When Ann and Pat married, each brought along a dog. The dogs hated each other when they met in Ohio and moving to a farm in Wisconsin didn’t change their attitude. Ann and Pat went for dog counseling, which tapped into their latent dog sensibility, I suppose. I don’t “get” dogs, but I do get what the two of them have done for dogs in the more than twenty five years I’ve known one or the other of them.
Everything I know about handling a dog I’ve learned from watching and emulating the two of them. A visit to Ann commences as the spoke of a friendly wheel and generally a new dog to meet and an old dog to sadly (or not) miss. Ann has never given up on a dog, but I have not missed some who have gone on to their reward.
So, how did they come to have all those dogs? I understand it started the first winter they were married. A co-worker of Pat’s, knowing he liked dogs, called him late one night and said something was wrong at a house with an outdoor kennel of Malamutes he passed daily. He investigated, found the house empty, the dogs apparently abandoned and no authority wanting to intervene. The dogs needed rescued.
There were four or six Malamutes, as I recall, moved to a makeshift kennel on the side of the Pat and Ann’s granary for the winter. They were not indoor dogs! They all earned names and one name included Psycho. In the spring Pat built a proper kennel behind the granary, and while he was about it, big enough to house say ten or twelve dogs. The beginning of being the farm that acquired homeless dogs.
The first Wisconsin dogs of their own were a pair of rangy Doberman mutts they named Motz and Colby. The start of the pack. Pat and Ann each have their own favorites at all times. So do I. My current favorite is a husky named Bandit. Ann is between favorites; she recently lost her beloved Shepherd mix, Ginger. Her favorite before Ginger was Whoopi, a black lab Ann and Pat rescued from death row. Whoopi bit the child of her former owners, who not only brazenly bestowed the name, they brought her into a house with a two year old and expected the best. As Ann said, it was not Whoopi’s fault.
I made a list of the breeds and names of all the dogs I can remember, and it is long. Breed is a loose word at the house; Pat and Ann usually are able to identify the several strains apparent in the dogs in their house and in their kennel. From the list I have to pick Herman, a long legged, short hair white terrier with a pointy nose. Probably the smallest dog they ever took in, Herman spent his years before I met him as a homeless man’s dog. He lived in a shopping cart, which kept him at eye level with much of the world. When his owner died he moved along to the farm house, where every other dog occupied the windows along the drive way to see what car was coming in. Herman had to jump four feet up and down to catch a glimpse out the back door window. A couple of summers ago Herman was no longer there when I visited. I missed him.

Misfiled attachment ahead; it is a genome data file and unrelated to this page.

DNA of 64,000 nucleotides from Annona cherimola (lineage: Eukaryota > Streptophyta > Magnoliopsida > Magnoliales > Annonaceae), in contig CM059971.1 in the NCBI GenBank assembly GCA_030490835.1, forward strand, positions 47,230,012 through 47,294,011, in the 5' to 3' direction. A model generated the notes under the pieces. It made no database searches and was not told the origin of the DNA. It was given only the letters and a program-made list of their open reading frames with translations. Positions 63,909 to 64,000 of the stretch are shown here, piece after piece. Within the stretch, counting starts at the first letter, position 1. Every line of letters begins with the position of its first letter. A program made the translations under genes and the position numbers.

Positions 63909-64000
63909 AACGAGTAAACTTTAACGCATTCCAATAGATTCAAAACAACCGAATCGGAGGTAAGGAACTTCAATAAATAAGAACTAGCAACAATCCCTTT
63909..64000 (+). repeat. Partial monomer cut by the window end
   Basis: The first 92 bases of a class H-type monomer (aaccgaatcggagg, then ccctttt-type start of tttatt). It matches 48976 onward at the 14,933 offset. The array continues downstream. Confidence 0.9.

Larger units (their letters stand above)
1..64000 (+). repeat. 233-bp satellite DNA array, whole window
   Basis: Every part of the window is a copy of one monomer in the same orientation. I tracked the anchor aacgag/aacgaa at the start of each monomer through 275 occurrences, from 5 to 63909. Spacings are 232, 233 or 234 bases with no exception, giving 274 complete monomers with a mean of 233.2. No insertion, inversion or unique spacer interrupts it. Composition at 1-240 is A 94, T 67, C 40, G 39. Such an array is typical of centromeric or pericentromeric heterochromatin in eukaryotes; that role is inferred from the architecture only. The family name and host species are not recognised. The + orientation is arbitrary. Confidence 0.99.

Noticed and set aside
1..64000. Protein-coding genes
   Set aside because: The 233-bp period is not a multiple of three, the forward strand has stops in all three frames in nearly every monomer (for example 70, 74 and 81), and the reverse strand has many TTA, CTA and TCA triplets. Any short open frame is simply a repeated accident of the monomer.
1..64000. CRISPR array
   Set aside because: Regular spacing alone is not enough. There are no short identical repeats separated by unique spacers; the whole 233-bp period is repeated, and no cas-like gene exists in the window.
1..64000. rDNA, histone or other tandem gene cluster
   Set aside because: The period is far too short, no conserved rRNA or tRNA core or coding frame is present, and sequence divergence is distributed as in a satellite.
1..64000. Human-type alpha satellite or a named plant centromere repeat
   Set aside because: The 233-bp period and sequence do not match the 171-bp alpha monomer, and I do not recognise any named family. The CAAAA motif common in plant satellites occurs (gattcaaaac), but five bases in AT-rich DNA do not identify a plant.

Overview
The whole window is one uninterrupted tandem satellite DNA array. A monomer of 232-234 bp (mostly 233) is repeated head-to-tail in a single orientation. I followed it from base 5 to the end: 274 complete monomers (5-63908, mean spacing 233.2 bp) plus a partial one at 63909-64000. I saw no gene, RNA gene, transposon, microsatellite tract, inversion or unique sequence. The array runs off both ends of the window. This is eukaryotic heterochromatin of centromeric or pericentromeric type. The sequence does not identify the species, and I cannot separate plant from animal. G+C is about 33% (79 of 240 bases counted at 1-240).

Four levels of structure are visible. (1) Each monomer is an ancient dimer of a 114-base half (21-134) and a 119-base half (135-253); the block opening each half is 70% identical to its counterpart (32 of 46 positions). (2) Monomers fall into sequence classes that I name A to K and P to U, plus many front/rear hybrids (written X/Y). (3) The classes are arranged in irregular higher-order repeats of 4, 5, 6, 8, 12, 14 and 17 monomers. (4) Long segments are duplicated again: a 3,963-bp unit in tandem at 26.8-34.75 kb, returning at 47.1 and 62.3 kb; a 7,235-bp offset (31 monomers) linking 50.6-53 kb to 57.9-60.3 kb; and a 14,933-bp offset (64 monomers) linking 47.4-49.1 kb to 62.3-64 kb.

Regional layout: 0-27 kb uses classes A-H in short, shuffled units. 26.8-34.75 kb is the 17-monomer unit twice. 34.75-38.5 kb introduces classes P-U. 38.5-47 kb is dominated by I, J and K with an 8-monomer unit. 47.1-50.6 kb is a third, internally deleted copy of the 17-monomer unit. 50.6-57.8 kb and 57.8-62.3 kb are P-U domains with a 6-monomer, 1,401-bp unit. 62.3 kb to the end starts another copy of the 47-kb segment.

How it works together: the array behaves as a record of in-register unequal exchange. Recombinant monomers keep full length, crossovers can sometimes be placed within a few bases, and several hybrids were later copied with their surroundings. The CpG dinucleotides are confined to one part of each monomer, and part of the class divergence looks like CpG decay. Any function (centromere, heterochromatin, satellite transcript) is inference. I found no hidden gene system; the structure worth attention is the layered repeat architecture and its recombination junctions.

The house dogs right now are Seamus, a collie mix that looks like a Holstein cow. He and his mother ran away from a neighboring farm when he was a puppy. They were returned, but he made his way back alone and the farmer said just keep him. Seamus is good at keeping new dogs calm and helping with the rules.
Zoe is also a house dog. She’s mostly Akita, and usually twice as puffed up, but still growing out her summer shave. Zoe is extremely needy and oozes into the verboten kitchen frequently. She’s a dog who outlived her mistress and was abandoned by the heirs and assigns. In their wills Pat and Ann have provided for their dogs. It’s something people should consider.
Freyja is the current rescue. She was abandoned, together with a litter of pups. The puppies all were placed and the mother taken in by Pat and Ann. She is named for the Norse goddess of fertility, although she won’t be having any more puppies. Freyja is about a year old and just learning her place in the house and the pack. Out of the kitchen still doesn’t mean her, to Zoe’s great dismay.
Bandit has been my buddy for several years. He’s a ten or eleven year old Husky and I don’t recall his history. He parks his head on my lap when I sit on the counter stool and doesn’t leave. Pat says that is bad behavior and I told him to humor us. Bandit arrived a scrawny dog with every bone protruding. I’ve watched him fill out over the years. Last summer Bandit was loping along, caught his foot and went down. When he couldn’t get up Ann helped him, then scooped him up and went to the car. I trailed along and opened the door. They went to the vet.
Bandit not only suffered severe osteoporosis, his compound fracture of the femur could not be set. Pat and Ann looked at each other. Well, that’s his fifty dollars (the amount in veterinary costs they tell each dog it is allotted). Bandit’s back right leg was amputated, and he came home to spend his last several years. He’s quite protective of one of his two beds, and he still puts his head in my lap.